Cyberpunk 2.0

I am currently reading REAMDE, Neal Stephenson’s latest novel, and although I am still going through the initial pages (I am savouring it as I do most of Stephenson’s work), and it already has me thinking about new trends in literature.

Cyberpunk is a well-defined post-modern sub-genre within science fiction, with a distinctive narrative style, anti-hero characters and specific technological background. The technology in cyberpunk literature is a mix of cyborg implants and early cyberspace depictions. Interestingly, many of the seminal works pre-date the development of the World Wide Web, but they tend to describe virtual spaces as part of the Internet. William Gibson´s Neuromancer, Neal Stephenson’s Snow Crash, Pat Cadigan’s Synners, and Bruce Sterling’s Islands in the Net are some of the defining works. The genre has had its off-shoots, most notably steampunk, which is beautifully encapsulated in the wonderful yet under-appreciated The Difference Engine by Gibson and Sterling.

In the last couple of years I have read some works that do not fall easily into the cyberpunk genre, but have a lot in common with some of its aesthetic values, so I am thinking that we are seeing a new type of cyberpunk, let’s call  it Virtualpunk, a type of Cyberpunk 2.0. These works are Halting State by Charles Stross, For The Win by Cory Doctorow, and now REAMDE. The common theme is that all of these works heavily feature virtual worlds, and seem to be informed directly or indirectly on the MMORPG phenomenon best showcased by World of Warcraft. In these three works, vast worldwide games are integral part of the plot, which I believe is the first definition of Virtualpunk. The second is that they are all works with sophisticated understanding of economics and finance, in the case of For The Win, Doctorow actually has written one of the most believable depictions of a financial crash due to crazy derivatives markets that I have yet to read in fiction and non-fiction (including, dare I say, Too Big To Fail). The third characteristic is that all of these works have been written with the real Internet in mind, and therefore this space does not resemble the idealized versions in Snow Crash or Neuromancer. To me this adds a level of realism that some of the earlier cyberpunk lacked.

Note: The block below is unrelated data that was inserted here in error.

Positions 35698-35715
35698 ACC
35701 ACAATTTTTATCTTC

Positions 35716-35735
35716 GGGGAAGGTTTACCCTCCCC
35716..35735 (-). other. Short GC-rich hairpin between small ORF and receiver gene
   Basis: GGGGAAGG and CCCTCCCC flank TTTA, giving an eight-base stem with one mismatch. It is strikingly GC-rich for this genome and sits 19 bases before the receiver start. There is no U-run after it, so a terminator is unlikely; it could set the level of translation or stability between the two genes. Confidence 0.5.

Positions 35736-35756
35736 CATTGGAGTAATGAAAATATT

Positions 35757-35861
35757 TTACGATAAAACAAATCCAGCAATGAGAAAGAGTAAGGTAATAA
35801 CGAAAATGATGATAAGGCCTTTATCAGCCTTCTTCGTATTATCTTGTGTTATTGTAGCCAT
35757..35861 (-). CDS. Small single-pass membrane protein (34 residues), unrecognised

The final characteristic of the new genre, and what prompts me to write these lines in this blog, is that these three works share a high level of legal and regulatory sophistication. In all three novels the protagonists have to deal with cybercrime, filtering, censorship, e-commerce and jurisdictional issues that would not be alien in many Internet regulation classes. In Halting State we are presented with the way in which a police force is asked to deal with a heist of virtual goods worth millions of Euro. In For The Win, we are presented with life behind the Great Firewall of China, institutionalised gold farming, and how game companies try to handle it. In REAMDE we have viruses and cyber-extorsion (so far, please do not spoil the book for me), all dealt with the aplomb and knowledge of someone who is familiar with how virtual spaces operate. Is Neal Stephenson a WoW player I wonder?

Anyway, I highly recommend these books, they lead me to think that there is a new literary trend that has wider repecussions than the geek sci-fi circles.

Anyone interested in the above works might also want to pick up an augmented reality variant to the trend, works such as Spook Country by William Gibson and Rainbows End by Vernor Vinge.

ETA: I am leaving Larry Niven’s augmented reality LARP novels outside. They are rather cyberpunkish in a way.